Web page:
Simchat Torah –V’Zot Ha’Bracha:

Long exposure shot near Dyrhólaey, Iceland. Photo by Claudio Büttler on Unsplash
Long exposure shot near Dyrhólaey, Iceland. Photo by Claudio Büttler on Unsplash

Sukkot concludes this weekend with Simchat Torah. We finish the Torah with the reading of the portion V’zot ha’bracha and begin immediately with Genesis 1. From the death of Moses to Creation, we play out again the cycle of death and birth, end and beginning, a symbolic description of each of our lives. It is l’dor vador, from generation to generation.

The death of Moses is one of the most powerful and meaningful passages in Torah. Midrash is filled with stories of his last hours, his arguing and eventual acceptance. He is said to die with “eyes undimmed and vigor unabated” (34:7). And there is also the famous Midrash that Moses dies as a result of a divine kiss. But there is also a symbolic rendering of the end of Moses’s life that  reflects our current challenge. Rabbi Jonathan Saks writes of this passage with great passion as he reflects on the fact that Moses dies alone. There is no mention of family. Moses’s brother and sister have died, his wife and children are not mentioned and Joshua, who is taking over his leadership, is also not present. “There are no crowds. There is no weeping. The sense of closeness yet distance is almost overwhelming. He sees the land from afar but has known for some time that he will never reach it….Moses has become the lonely man of faith, except that with God no man, or woman, is lonely even if they are alone.” ( Essays on Ethics. p.335)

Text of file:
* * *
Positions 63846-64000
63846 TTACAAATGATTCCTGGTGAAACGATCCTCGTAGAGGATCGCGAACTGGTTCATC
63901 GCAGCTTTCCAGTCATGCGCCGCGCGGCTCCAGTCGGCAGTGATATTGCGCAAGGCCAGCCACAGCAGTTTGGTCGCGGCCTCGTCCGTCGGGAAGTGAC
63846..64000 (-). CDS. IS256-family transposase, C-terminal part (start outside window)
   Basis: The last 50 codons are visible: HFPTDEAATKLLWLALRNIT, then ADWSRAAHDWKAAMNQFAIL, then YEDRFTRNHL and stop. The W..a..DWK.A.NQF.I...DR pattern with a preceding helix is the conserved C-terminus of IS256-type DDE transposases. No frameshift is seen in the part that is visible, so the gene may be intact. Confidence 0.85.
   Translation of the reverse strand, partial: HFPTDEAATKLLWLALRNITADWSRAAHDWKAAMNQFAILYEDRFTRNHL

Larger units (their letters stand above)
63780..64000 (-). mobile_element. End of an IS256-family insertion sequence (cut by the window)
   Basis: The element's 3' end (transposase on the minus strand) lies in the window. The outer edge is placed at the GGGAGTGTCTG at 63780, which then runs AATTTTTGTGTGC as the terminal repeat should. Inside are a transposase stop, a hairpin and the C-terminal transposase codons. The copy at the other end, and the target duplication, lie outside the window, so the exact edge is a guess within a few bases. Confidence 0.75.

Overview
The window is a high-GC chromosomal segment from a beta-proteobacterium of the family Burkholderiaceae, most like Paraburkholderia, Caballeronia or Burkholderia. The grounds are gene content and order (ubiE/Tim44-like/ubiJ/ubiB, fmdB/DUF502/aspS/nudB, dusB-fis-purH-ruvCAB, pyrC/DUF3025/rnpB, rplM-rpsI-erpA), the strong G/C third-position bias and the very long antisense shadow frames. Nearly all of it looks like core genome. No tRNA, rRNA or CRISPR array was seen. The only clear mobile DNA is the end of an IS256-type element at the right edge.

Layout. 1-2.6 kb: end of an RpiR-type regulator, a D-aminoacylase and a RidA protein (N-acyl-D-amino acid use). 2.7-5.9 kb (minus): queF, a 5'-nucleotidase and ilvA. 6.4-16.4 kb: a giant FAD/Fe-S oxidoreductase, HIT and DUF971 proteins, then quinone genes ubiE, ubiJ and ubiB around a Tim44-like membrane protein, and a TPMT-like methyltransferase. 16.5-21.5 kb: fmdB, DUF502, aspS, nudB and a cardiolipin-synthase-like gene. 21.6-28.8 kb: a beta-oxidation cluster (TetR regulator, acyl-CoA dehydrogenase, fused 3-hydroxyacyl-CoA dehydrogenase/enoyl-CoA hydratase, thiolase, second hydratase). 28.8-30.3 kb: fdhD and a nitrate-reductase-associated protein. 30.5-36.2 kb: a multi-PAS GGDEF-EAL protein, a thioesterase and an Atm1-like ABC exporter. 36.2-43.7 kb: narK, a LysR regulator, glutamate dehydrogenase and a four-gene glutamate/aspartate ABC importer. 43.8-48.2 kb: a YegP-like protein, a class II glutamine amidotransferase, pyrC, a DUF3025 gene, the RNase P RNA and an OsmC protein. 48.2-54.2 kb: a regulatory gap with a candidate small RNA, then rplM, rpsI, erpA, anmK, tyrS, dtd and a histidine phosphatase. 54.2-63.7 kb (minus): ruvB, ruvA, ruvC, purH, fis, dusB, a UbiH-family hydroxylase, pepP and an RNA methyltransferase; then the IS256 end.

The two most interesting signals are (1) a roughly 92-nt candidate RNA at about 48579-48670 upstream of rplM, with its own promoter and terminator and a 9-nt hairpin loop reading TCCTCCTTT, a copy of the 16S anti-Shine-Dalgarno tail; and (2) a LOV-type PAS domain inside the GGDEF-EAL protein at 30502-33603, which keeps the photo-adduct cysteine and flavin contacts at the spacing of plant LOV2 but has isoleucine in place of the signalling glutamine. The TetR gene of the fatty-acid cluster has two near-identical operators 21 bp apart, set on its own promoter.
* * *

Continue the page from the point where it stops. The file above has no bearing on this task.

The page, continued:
How powerful an image. How sad that this image is also being played out now as so many,  impacted with Covid, are isolated and forced to deal with this disease, or die, alone.How painful is the fact that family members, in many cases, cannot be present to hold and care for a loved one and perhaps, echoing the Midrash, kiss a loved one good-bye!  There is the  hope, as Saks writes, that they are not alone, as God is with them. Of course, this opens the challenge for so many as to what those words really mean. So on this most unusual of Simchat Torah celebrations, I ask you to consider this: are we really ever alone? Does your God accompany you? Or is the ultimate reality of human existence the fact that we are alone, and that it is only through relationships that we find meaning, purpose and definition.

Chag Sameach. Shabbat shalom,

Rabbi Richard F Address

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